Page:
My experience compared to others of dating and then marrying a black man was relatively simple. I know others experienced far, far worse. Yet, there are stories that sometimes don’t get shared and I think it might be helpful for some to take these in and sit with.
When I started dating Vermon—a significant mentor in my life—someone I had gotten so close to that I called her “mom” took me out for lunch. She was leading women’s ministry, spoke at women’s retreats and, at the time, had been very influential in my faith. And yet never did I realize race was an issue for her until she was disturbed by me dating a black man. Over a fancy lunch, she expressed her concern that I was dating a black man, and she shared how she couldn’t understand it until her husband reflected that, perhaps while I was in Africa, I learned to see “beyond looks” and appreciate the heart of Vermon, despite him being black. Foolish me, I so much enjoyed and longed for her connection to continue (and I was young) that it really wasn’t until she missed my wedding that I realized she no longer wanted to be part of my life. And I no longer needed her in my life. She was a Christian—I’m pretty convinced of it—a leader in the church. Yet she held such harmful and hurtful beliefs.
Similarly, my grandmother (no longer living) begged me with all that she had within her that I not date Vermon. And my grandfather—who, perhaps, represents the best and most tender moments of my childhood—struggled with V’s race, but eventually came around to it.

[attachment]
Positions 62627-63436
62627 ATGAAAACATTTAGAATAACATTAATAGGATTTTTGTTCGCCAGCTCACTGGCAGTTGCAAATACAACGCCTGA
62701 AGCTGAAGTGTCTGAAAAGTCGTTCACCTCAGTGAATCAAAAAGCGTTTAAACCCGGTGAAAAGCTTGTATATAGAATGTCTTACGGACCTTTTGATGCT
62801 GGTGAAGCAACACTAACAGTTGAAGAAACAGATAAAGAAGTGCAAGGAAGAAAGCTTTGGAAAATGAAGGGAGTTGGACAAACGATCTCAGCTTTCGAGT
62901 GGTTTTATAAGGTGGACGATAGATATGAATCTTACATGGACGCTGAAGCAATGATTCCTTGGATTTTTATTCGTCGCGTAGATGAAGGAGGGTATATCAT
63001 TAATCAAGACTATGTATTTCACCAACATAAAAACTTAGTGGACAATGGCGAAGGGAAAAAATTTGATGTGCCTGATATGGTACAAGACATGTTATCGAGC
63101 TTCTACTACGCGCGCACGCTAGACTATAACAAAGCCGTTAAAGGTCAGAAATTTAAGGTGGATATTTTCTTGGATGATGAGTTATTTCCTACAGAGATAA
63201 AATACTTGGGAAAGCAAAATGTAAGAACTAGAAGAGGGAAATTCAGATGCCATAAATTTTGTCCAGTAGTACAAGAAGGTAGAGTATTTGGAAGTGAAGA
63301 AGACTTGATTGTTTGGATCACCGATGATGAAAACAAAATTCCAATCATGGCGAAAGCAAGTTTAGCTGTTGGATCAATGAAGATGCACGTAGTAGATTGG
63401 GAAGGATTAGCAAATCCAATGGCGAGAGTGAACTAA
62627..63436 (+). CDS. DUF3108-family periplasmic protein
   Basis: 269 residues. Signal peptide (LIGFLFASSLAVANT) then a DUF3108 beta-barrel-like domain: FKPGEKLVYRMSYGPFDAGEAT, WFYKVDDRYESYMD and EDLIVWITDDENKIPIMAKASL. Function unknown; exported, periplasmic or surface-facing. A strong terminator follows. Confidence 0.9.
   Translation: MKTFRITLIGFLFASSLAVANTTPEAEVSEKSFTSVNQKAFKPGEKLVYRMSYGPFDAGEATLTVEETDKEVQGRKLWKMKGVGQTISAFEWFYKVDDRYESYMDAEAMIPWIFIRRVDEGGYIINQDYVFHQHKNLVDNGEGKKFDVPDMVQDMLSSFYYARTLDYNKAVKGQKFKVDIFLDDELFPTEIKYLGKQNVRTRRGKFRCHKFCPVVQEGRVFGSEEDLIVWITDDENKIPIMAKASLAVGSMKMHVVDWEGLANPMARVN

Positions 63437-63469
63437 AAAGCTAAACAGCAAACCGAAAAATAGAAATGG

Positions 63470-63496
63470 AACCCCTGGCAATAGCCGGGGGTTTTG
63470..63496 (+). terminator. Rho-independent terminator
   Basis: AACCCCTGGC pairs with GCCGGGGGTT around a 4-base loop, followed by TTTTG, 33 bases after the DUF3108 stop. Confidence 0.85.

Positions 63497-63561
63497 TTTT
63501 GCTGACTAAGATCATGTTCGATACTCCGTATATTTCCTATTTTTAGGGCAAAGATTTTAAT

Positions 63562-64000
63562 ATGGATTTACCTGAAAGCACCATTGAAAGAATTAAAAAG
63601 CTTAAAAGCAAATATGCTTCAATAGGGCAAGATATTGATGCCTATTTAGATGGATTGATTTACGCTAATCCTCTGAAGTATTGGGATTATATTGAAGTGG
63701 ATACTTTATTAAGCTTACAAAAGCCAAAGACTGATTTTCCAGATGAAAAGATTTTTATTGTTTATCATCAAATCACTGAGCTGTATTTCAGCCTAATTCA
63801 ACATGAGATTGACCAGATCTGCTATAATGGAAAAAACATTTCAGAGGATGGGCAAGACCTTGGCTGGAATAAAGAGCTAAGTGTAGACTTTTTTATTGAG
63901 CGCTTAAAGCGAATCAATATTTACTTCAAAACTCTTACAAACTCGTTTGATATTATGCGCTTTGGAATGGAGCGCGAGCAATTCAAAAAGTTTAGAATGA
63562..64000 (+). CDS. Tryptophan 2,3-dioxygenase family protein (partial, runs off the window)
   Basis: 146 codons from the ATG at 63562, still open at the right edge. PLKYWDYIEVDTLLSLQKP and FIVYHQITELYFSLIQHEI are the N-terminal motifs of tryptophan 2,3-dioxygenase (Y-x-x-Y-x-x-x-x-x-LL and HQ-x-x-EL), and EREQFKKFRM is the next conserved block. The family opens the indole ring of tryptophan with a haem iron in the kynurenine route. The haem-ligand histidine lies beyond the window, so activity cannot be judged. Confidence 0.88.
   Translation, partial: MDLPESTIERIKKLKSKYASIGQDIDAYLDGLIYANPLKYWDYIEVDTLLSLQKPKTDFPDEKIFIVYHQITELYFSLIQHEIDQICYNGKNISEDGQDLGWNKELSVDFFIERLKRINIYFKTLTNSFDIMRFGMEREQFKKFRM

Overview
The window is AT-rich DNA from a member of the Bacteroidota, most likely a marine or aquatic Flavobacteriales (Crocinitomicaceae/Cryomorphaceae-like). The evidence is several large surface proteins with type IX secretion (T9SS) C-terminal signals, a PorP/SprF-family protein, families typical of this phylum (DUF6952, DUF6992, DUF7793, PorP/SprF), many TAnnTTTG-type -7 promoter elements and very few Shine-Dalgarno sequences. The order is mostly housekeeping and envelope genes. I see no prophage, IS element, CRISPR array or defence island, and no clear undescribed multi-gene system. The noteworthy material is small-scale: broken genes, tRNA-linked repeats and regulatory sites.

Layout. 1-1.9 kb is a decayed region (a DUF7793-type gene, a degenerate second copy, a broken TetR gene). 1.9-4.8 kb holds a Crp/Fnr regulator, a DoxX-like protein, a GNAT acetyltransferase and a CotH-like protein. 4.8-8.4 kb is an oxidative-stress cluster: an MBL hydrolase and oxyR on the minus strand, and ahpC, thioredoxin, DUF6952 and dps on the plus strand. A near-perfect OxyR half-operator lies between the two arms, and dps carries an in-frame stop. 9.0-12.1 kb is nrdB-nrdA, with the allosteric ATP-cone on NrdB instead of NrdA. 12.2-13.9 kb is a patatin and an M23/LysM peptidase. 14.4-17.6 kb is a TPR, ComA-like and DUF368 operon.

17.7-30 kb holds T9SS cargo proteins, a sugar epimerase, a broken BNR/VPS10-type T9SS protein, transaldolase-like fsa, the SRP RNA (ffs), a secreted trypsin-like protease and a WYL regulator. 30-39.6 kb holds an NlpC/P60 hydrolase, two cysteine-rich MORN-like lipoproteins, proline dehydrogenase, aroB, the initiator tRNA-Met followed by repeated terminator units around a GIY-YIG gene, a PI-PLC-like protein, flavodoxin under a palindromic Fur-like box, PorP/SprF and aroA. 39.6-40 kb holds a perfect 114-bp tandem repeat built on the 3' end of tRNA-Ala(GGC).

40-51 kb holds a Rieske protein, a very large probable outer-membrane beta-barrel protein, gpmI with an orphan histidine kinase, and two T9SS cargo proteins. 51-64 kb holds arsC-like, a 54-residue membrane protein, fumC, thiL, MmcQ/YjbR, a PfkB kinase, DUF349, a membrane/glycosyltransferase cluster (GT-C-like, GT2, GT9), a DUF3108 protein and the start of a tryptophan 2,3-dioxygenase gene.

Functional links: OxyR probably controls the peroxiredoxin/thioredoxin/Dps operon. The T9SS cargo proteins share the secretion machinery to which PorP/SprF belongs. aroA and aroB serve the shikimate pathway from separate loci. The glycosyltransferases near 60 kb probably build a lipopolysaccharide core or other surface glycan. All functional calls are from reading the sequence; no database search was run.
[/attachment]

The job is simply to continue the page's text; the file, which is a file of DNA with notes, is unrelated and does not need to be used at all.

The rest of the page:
And many who I told about my then boyfriend—when I bragged about how he went to Princeton—almost unanimously assumed he got in by Affirmative Action or via an athletic scholarship (he graduated top of his Princeton class, by the way).
My previous church had allowed a retired pastor to preach occasionally who explained biblically why whites and blacks shouldn’t intermarry—it was laughed off because of his age.
And some people joked that he wasn’t really black because he was educated: they said he was an “Oreo.”
Since marrying V., it’s died down. Now it’s subtle comments and questions that may or may not imply what I think they imply. And there are less subtle comments that I must overlook by people who should love us enough not to make those comments.
So I find it offensive when I’m told racism isn’t real or that when you look at my family you don’t see race. It’s just not consistent with my recent story of marrying the love of my life.
For the most part, these were individuals you would have enjoyed. They weren’t mean or volatile. Most (not all) were good people who impacted my life in significant ways. Many are people I will one day reconcile with—in this life or the next—thanks to Christ’s death and resurrection.
But it happened, only nine years ago. And, at this point, to love our family is to know these stories are true and shape my narrative to this very day.
These are stories that need to be told. I’m not looking for people to feel sorry for us. I do want us to just acknowledge race is bigger then we want to admit sometimes. That would be a big step for many of my white friends and family who I love so deeply.